Auditory processing refers to how the human brain recognizes and interprets sound. This includes the ability to:
- Hear speech and other sounds. A person with an auditory processing disorder is perfectly aware of sounds. But his brain somehow deciphers these sounds abnormally.
- Distinguish between similar sounds or words. For example, auditory processing helps a person hear the difference between time and dime.
- Separate important sounds from background noise. This is what enables a person in a crowded room to focus on what someone next to him is saying.
- Recall and comprehend what was heard. This means even a simple instruction such as “Put your coat on” will be hard to follow if a person misheard it as “Put your boat on.”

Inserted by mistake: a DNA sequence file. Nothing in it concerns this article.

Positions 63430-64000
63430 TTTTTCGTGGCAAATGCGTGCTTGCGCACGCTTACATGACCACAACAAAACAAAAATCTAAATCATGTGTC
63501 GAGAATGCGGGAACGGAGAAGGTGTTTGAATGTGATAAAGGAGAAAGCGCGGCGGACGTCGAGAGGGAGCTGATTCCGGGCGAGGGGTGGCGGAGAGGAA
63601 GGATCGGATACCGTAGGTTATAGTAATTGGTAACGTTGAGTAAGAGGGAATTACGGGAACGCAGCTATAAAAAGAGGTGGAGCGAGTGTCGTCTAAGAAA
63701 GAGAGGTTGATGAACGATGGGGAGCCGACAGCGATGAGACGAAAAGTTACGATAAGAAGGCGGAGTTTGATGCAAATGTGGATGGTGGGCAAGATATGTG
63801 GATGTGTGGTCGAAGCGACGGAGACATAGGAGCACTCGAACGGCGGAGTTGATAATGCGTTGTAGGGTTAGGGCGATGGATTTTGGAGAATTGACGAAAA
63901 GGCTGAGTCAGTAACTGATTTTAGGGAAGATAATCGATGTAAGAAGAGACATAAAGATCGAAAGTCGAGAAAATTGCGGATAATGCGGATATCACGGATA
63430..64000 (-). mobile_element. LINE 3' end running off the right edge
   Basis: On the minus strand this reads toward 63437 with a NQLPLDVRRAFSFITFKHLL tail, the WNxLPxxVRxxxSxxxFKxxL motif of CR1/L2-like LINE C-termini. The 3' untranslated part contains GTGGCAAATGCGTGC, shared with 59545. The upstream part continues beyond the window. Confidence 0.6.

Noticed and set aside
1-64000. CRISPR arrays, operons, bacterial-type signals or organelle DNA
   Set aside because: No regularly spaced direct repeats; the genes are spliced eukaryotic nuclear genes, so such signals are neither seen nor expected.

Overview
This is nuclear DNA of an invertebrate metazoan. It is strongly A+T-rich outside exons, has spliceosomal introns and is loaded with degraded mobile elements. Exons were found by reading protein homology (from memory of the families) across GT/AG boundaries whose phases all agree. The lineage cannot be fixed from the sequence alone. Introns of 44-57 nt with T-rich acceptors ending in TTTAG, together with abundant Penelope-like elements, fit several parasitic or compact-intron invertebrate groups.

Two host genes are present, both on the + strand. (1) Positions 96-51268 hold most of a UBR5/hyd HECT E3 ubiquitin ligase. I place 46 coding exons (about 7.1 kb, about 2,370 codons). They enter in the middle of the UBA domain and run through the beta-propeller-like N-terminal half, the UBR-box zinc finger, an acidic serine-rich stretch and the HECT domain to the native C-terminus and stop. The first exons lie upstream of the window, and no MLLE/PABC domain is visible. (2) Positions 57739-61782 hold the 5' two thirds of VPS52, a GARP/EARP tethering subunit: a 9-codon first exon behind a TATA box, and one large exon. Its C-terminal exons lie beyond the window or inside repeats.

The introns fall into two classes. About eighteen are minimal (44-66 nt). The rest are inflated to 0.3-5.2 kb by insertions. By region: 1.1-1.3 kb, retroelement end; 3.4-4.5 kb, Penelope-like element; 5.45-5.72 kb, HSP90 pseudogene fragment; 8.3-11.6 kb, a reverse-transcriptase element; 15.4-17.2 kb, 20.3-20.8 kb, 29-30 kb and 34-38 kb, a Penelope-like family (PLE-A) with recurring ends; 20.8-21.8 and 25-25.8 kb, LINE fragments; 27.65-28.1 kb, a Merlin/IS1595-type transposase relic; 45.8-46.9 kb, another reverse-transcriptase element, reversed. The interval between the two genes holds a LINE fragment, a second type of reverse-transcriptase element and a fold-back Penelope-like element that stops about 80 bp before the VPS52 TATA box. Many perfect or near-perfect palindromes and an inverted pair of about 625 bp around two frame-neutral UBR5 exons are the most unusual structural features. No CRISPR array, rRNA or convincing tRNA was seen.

Listening comprehension involves higher-level thinking than auditory processing. Listening comprehension describes a person’s ability to understand the meaning of the words he’s hearing. It’s the term experts use for how our brains make sense of spoken language.
In summary, auditory processing allows a person to decode the sounds of the words. Listening comprehension allows him to understand the meaning of the words.
If you suspect your child is struggling with either of these issues, it’s important to have a team of professionals work together to pinpoint the problem. This multidisciplinary team should include a psychologist, a speech-language pathologist and an audiologist.
Your child’s doctor can refer you to these kinds of specialists. Or you can request an evaluation to address these issues through your child’s school.